With a background in theatre and a previous career as a professional actor, I cautiously and prayerfully navigated my own pride and self-serving desires while serving as a pastor (and before becoming a pastor whenever I was asked to pray or read Scripture during the worship service and teach/preach). I would go through my motives with a fine-tooth comb, living with a near constant existential agony over the fact that I could not shake my desire to have an audience. While my motives were right, I believe, I ironically ended up making a mountain out of a mole hill and taking on guilt and angst that was unnecessary. And at times, as a non-pastor, I’ve allowed that guilt keep me from exercising my gifts for God’s glory and the edification of His people. You see, there is a difference between wanting to be the center of attention and the desire for an audience; they’re not synonyms. As an actor, I should’ve known this.
For sure, there are actors that crave attention. I’ve worked with actors like that, and those types of actors are generally viewed in the industry as irritating, at best, to work with. Most actors and directors do not look fondly on those peers who exhibit a desire to proverbially (and sometimes literally) park themselves center stage and bask in the spotlight. In my experience, those type of actors are few and far between. Most actors desire an audience because they desire communion; they want to have a shared experience with a room filled with Image bearers. Actors long to share stories with other people. Doing so requires an audience.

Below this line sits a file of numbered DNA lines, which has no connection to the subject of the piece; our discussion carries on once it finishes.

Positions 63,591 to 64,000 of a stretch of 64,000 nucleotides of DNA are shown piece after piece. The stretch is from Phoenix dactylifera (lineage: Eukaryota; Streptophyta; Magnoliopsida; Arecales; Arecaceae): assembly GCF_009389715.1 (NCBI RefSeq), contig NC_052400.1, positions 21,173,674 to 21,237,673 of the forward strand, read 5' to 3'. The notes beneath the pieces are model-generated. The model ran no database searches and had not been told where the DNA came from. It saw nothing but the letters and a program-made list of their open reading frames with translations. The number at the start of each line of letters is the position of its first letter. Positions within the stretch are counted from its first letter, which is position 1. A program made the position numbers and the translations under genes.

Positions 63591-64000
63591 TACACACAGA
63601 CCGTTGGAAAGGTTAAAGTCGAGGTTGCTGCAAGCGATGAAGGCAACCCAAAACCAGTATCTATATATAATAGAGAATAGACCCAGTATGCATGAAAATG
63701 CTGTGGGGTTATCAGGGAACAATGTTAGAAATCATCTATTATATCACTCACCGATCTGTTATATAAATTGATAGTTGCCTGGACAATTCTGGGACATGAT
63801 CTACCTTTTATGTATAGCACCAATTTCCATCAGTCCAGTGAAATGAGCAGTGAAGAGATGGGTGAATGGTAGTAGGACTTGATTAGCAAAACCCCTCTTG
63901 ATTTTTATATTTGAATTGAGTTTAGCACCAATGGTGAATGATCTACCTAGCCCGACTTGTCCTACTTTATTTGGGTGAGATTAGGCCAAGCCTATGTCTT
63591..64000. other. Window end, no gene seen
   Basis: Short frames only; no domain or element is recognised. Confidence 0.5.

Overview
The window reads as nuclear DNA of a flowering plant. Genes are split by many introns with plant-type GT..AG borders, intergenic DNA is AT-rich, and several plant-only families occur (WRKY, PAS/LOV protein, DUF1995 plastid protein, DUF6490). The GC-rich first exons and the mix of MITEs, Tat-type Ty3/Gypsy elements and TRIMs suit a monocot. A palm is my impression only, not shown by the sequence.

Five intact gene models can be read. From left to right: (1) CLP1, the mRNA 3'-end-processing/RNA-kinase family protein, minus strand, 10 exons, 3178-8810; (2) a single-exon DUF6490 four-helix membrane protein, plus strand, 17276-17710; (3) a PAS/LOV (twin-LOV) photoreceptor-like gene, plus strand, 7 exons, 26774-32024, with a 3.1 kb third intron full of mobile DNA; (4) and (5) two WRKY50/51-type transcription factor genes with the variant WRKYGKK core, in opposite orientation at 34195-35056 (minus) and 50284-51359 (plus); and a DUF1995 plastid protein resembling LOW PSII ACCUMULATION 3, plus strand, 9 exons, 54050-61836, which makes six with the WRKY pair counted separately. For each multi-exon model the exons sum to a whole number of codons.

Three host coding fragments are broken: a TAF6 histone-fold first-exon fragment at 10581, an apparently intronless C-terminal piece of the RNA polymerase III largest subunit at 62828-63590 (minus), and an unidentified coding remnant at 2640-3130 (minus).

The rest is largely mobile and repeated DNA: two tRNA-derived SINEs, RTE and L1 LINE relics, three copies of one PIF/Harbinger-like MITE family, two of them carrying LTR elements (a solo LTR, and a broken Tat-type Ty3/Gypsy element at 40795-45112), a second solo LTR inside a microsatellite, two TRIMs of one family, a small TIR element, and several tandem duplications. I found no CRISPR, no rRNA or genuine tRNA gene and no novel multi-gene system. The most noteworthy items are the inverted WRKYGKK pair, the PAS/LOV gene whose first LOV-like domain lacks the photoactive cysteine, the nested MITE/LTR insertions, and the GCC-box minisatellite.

While working as an actor, I dreaded (more than most) curtain calls and the congratulatory pats-on-the-back from audience members who managed to find their way into the green room. My dread wasn’t owing to any sort of introversion. I dreaded those interactions because they were discouraging. After spending my energy communicating a story with fellow Image bearers, I didn’t want to hear what a great actor I was; I wanted to hear how the story moved them. My favorite interactions with audience members were when they communicated back to me the resonance and existential profundity they had gleaned from the play. Most actors I know feel the same way.